Slashdot

Sex Offender Claims Police Entrapped Him With Animated Emoticons

"60-year-old John Jacques has appealed his conviction for engaging in sexually graphic online conversations with a police officer posing as a 13-year-old girl, saying the police entrapped him using animated emoticons during the chats.

How-the-PC-Is-Making-Consoles-Look-Out-of-Date

"What has been clear from this year's Game Developers Conference is that consoles are beginning to show their age. With nothing beyond a possible Nintendo update on the horizon, developers at this year's GDC have turned their eyes to the PC. The article includes three videos that give a fantastic insight into where PC graphics are headed, including a version of Epic's Unreal engine, Crytek's Cryengine 3, and DICE's Frostbite 2 engine.

Apple: You Must Be 17+ To Use Opera

"From the techspot article: 'This week, the Opera web browser became the first non-native browser made available in Apple's Mac App Store. While Apple approved the browser, it still managed to hurt its competitor by putting this ridiculous label on it: "You must be at least 17 years old to download this app." Opera has reacted in good humor. "I'm very concerned," Jan Standal, VP of Desktop Products for Opera Software, said in a statement.

SSDs Cause Crisis For Digital Forensics

"Firmware built into many solid state drives (SSDs) to improve their storage efficiency could be making forensic analysis at a later date by police forces and intelligence agencies almost impossible to carry out to legally safe standards, Australian researchers have discovered.

Gmail Accidentally Resets 150,000 Accounts

"Many users have reported loss of their Gmail accounts, as they signed in to find their email accounts reset — losing years of email history. This appears to be a result of a bug which treats existing owners as new users. For those affected, Google is currently trying to resolve the problem. For the rest of us, perhaps this is a timely reminder to backup our data and be less trusting of the cloud."

AMD's Fusion APU Pitted Against 21 Desktop CPUs

"When AMD unveiled the Bobcat CPU architecture behind its first Fusion APUs, the company claimed its Atom-killer would achieve 90% of the performance of mainstream desktop processors. But does it? This article compares the AMD E-350's performance to more than 20 desktop CPUs between $87 and $999 to find out, and the results aren't particularly encouraging. Although Fusion offers much better integrated graphics than Intel's latest Atom, neither stands much chance of keeping up with even low-end desktop CPUs.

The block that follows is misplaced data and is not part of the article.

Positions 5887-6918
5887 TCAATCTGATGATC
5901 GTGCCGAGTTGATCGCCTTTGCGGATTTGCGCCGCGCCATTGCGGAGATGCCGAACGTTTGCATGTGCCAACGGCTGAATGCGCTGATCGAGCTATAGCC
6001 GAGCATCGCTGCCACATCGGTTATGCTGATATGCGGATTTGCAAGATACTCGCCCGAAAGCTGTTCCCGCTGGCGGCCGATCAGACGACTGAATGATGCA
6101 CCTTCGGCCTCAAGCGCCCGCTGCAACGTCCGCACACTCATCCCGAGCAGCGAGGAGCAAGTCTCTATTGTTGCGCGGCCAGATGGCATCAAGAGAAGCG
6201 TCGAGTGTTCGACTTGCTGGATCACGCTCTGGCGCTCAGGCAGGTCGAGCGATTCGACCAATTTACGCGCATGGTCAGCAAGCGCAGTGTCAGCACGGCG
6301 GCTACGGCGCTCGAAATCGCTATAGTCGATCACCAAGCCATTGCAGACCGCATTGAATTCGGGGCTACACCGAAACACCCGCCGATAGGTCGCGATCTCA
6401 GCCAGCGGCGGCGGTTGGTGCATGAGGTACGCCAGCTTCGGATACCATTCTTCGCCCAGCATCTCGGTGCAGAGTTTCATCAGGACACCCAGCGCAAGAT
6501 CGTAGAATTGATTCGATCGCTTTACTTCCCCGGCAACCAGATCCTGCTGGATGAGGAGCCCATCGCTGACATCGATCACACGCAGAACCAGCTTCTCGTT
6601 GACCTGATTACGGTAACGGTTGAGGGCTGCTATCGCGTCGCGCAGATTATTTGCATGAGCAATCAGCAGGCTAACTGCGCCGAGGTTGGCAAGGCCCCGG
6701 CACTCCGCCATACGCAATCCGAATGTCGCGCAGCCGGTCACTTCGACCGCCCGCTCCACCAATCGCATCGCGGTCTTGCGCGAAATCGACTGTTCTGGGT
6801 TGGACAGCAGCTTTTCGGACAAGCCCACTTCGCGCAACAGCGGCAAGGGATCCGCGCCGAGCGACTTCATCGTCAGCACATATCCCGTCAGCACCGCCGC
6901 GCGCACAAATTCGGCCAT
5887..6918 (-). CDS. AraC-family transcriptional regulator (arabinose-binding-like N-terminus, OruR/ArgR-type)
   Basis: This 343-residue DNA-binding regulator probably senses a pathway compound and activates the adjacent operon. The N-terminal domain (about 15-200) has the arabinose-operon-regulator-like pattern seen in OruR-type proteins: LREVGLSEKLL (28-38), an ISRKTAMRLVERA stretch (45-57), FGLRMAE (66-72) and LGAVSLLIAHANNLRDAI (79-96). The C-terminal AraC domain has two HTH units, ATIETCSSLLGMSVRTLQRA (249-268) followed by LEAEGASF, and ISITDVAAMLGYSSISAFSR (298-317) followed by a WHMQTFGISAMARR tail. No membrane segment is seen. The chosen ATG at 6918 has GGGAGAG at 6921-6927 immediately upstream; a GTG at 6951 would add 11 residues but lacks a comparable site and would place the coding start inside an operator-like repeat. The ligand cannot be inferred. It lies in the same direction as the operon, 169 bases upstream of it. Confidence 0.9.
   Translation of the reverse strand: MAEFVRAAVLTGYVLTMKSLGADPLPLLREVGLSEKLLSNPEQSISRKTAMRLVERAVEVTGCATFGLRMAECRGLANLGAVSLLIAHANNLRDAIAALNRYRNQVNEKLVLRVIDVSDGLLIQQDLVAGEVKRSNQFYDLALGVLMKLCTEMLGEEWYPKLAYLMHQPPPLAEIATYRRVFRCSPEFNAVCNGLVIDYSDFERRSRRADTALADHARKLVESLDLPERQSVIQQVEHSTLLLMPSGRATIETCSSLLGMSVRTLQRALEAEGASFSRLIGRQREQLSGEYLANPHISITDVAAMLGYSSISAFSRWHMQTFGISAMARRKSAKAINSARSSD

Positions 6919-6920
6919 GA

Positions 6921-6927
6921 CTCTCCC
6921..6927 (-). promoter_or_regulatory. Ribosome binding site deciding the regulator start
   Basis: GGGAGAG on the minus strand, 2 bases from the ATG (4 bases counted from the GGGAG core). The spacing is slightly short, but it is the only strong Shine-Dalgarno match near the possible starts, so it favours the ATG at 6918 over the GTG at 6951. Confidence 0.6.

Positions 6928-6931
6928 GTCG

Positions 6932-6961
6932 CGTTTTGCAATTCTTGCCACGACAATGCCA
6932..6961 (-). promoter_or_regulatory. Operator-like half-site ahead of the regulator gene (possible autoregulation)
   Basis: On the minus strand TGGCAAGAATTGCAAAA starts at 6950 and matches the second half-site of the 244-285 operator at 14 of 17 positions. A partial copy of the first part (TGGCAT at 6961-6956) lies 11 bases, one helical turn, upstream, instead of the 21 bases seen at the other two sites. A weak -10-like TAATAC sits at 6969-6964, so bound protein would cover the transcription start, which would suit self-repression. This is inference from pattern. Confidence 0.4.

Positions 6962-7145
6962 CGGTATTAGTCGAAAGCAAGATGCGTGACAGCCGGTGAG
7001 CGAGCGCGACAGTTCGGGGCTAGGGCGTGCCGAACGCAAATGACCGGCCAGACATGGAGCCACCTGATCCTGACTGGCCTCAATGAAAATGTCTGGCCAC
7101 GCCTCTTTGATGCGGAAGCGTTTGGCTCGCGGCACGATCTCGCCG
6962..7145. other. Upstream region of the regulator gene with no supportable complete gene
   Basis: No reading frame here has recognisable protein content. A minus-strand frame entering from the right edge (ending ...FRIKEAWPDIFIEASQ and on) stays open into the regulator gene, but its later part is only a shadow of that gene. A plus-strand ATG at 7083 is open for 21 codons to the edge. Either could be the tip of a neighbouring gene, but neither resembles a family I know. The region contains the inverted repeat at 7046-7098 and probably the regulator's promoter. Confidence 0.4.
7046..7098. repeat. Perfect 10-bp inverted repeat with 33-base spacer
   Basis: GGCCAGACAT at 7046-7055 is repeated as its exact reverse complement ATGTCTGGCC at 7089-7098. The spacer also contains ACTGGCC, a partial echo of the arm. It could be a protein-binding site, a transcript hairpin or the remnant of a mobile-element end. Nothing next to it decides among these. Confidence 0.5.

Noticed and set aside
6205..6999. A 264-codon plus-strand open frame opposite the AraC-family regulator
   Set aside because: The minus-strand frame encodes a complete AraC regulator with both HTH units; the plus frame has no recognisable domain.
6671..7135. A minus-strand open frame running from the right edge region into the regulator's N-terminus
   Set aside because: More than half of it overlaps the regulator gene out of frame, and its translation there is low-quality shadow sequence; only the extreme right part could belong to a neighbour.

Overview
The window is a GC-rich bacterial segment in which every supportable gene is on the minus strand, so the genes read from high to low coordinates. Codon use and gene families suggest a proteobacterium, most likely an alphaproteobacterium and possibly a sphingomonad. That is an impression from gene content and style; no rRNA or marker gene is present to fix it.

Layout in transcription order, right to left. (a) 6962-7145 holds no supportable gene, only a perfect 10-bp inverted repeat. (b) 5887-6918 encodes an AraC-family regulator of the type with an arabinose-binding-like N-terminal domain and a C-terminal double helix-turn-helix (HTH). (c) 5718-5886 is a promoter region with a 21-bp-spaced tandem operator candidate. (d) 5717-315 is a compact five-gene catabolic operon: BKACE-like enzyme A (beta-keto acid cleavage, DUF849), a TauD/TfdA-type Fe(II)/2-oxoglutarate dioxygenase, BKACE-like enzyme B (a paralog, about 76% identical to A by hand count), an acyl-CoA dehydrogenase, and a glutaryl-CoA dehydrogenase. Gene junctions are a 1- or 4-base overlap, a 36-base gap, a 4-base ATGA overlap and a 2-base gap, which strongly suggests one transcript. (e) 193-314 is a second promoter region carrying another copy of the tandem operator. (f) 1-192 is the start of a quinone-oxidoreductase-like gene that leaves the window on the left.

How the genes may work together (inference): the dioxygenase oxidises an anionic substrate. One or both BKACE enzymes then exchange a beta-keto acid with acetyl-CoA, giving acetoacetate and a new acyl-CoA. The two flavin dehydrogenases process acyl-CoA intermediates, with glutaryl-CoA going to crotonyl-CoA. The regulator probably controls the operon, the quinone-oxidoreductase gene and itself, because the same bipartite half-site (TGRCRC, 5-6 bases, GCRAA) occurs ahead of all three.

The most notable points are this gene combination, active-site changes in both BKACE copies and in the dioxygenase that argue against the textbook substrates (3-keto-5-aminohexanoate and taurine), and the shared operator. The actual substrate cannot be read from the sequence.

Chrome May Drop the URL Bar

"There isn't much Google can still eliminate from the browser's interface. Yet Google appears to be considering a drastic step to free up space in the UI: It may simply kill the URL bar. Instead of showing the URL bar all the time, it may be hidden within tabs. There are some other features coming as well. For example, Google will allow users to be logged in different Google accounts at the same time, as long as you use those accounts in different windows."

Steve Jobs Health Worries Escalate

"We all know that Steve Jobs is sick. What's not known is how sick he is, and that's worrying investors of Apple (NASDAQ: AAPL) this morning, as well as everyone else. Jobs did have pancreatic cancer a few years ago, but he had a transplant and was able to come back to work. Last time, he gave some kind of time frame for returning to work. This time, he did not. Supposedly the National Enquirer is set to run pictures of Jobs with him looking frail and gaunt.

Only 39% Curse At Their Computers?

"That's what we are to believe based upon a survey of 14,284 individuals conducted by security vendor Avira. That survey found that 39 percent of respondents 'cursed or yelled at the computer out loud.' And no computer is needed to calculate the implication: 61% of those participating in the poll believe themselves to have never once uttered a profanity or raised their voice in the direction of a malfunctioning machine.

How Machine Learning Will Change Augmented Reality

"Augmented reality is already adding digital information to the world around us — but the next step to making it truly useful will be when it starts to use elements of machine learning to understand the real world, Mike Lynch, boss of machine learning software specialist Autonomy told silicon.com — also explaining machine learnings links with the theorems devised by 18th century cleric Thomas Bayes."

Syndicate content